Palaeobiologist Glenn Brock

Associate Professor Glenn Anthony Brock explains deep time and the emergence and evolution of bilaterian animals that arose during the Cambrian Explosion. He also shares his experiences of field and lab work and insights about his discipline and academic life. Glenn is a researcher and lecturer with the Department of Biological Sciences at Macquarie University.

The audio of this episode has been archived

Below is an example of more you can learn from Glenn’s Instagram


Credit: @palaeobiologist on Instagram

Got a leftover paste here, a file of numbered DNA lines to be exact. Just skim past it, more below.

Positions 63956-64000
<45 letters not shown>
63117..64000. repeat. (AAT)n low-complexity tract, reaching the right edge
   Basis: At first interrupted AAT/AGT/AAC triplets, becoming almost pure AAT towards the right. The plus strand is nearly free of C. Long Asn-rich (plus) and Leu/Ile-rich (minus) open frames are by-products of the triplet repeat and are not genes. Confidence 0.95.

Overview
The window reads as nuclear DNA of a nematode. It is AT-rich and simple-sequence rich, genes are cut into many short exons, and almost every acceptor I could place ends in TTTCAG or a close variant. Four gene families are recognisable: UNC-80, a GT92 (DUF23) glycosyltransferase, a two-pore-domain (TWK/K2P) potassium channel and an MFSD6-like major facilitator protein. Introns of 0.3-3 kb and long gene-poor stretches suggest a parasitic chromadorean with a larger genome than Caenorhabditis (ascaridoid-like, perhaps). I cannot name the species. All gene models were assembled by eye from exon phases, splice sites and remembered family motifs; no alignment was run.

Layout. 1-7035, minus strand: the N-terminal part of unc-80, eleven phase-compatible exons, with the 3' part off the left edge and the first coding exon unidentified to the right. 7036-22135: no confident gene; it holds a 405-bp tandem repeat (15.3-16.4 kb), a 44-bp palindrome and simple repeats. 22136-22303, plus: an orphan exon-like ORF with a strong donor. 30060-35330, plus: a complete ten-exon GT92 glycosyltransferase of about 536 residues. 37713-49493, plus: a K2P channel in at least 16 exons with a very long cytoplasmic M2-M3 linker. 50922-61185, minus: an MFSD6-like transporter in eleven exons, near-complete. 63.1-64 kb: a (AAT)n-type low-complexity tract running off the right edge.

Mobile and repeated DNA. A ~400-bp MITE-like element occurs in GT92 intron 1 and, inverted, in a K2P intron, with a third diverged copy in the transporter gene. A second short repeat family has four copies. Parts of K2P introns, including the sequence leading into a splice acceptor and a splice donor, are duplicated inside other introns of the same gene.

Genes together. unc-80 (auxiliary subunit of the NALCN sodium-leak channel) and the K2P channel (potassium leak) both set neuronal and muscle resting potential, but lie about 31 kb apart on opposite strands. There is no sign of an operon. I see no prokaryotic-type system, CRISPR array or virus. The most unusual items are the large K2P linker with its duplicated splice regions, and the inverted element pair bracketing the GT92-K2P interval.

“Holothurians, or sea cucumbers, are an abundant and diverse group of worm-like, soft-bodied echinoderms. Their modified elongate pentamerous bodies are beautifully suited to be vacuum cleaners of the sea – swallowing huge amounts of sediment, digesting the organic material then pooping out the sediment like a conveyor belt! What a life! πŸ˜πŸ‘ŒπŸΌ Despite appearing to be completely soft bodied most species do have a skeleton – hundreds of microscopic ossicles made of calcite embedded in the body wall. These come in a wide variety of shapes, including this beautiful tiny (0.4 mm across) wheel shaped sclerite from a modern species of Chirodota.”

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